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Hello everyone, I am understanding the concept of mesh analysis and super meshes. In the Practice problem below, I am presented with a dependent current source and it lies between mesh 2 and mesh 3. Therefore, a super mesh will be utilized. However, on my third equation circled in red, I keep getting the signs wrong. How do I get them right?

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    \$\begingroup\$ No, don't use a super-mesh. I hate them. And they aren't ever needed. Do you really have to use one? \$\endgroup\$
    – jonk
    Sep 22, 2021 at 4:39
  • \$\begingroup\$ Yes I have to understand this concept as it is part of the lecture \$\endgroup\$ Sep 22, 2021 at 5:17
  • \$\begingroup\$ Just look at the direction in which the net current flows. Since the net current flows from left to right, which says that i3 is greater than i2. Hence, you should subtract i2 from i3. i2 is opposite in direction to i3. \$\endgroup\$ Sep 22, 2021 at 5:20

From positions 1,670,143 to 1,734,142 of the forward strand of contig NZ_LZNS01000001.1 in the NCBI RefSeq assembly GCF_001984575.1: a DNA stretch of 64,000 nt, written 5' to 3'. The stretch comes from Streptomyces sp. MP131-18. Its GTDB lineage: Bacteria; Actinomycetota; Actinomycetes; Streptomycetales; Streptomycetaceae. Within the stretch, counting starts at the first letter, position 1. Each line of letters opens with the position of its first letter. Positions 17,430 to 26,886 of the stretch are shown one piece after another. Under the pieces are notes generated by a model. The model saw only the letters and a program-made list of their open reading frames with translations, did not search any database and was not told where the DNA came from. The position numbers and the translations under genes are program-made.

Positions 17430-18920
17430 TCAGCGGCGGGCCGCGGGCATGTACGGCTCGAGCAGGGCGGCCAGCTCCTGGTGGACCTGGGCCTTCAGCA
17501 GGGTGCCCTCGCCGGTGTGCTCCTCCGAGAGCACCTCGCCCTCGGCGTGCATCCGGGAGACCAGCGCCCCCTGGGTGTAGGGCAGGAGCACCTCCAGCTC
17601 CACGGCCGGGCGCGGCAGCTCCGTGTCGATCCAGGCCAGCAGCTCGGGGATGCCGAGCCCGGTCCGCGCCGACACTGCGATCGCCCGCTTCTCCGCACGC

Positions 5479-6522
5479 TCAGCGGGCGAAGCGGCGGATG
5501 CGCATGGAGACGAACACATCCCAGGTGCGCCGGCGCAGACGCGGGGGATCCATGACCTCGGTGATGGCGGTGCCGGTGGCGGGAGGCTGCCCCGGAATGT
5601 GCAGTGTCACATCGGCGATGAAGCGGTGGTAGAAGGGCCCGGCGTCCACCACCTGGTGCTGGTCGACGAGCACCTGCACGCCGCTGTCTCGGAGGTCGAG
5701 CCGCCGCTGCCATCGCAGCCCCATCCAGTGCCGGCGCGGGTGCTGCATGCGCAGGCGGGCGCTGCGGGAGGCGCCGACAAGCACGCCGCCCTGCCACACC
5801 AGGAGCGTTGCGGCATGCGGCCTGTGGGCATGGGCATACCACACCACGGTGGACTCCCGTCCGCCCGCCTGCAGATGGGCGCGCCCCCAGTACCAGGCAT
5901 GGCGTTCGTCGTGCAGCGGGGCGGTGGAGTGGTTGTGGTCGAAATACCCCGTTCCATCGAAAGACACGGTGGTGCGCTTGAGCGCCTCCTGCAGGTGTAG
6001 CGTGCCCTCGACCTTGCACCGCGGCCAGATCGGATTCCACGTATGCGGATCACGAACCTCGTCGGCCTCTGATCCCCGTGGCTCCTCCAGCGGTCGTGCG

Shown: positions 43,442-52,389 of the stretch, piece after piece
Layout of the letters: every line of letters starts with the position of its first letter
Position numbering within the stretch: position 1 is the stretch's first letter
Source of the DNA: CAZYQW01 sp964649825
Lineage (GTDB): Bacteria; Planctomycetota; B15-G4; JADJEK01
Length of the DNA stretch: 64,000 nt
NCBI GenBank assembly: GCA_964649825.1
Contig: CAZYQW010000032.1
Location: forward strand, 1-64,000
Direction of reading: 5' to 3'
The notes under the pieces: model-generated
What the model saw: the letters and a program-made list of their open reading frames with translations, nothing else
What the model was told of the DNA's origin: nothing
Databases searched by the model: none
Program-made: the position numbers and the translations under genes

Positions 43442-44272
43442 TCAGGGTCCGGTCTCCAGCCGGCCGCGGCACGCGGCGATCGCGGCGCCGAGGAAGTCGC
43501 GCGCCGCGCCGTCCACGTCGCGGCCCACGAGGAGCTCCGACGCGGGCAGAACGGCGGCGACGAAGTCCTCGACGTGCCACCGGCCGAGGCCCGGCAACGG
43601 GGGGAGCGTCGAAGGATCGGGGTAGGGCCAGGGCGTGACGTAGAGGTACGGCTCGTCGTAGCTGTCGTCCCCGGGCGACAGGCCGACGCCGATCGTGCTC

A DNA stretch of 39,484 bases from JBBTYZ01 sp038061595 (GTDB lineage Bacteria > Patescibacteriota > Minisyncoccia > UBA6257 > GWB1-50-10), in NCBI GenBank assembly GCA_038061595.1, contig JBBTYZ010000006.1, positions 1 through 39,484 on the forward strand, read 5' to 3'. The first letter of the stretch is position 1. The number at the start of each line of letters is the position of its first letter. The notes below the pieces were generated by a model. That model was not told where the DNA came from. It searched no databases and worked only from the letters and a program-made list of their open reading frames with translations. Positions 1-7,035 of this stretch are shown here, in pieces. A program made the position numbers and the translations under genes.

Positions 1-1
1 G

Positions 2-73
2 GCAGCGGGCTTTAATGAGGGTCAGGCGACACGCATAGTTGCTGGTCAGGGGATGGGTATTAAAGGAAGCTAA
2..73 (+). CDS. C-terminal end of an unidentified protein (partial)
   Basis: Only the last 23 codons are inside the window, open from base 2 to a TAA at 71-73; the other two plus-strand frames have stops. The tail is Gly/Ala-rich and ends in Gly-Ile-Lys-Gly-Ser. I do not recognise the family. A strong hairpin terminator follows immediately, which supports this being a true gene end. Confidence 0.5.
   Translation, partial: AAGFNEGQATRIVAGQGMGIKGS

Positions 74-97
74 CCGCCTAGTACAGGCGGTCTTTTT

• \$\begingroup\$ supermesh is not any concept. It is just some 'trick' derived from KVL, KVL is the CONCEPT. \$\endgroup\$
    – Mitu Raj
    Sep 22, 2021 at 5:33
  • \$\begingroup\$ @Jonathan_the_seagull I have subtracted i2 from i3 but according to the answer from the book it is i3 - i2 \$\endgroup\$ Sep 22, 2021 at 5:48

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The direction of the net current as indicated by the current controlled current source is in the direction of i3. i2 has a direction opposite to i3 in the middle arm. Since the direction of the net current and the direction of i3 is same, we can say that i3-i2 is equal to 15i1(which is the net current).

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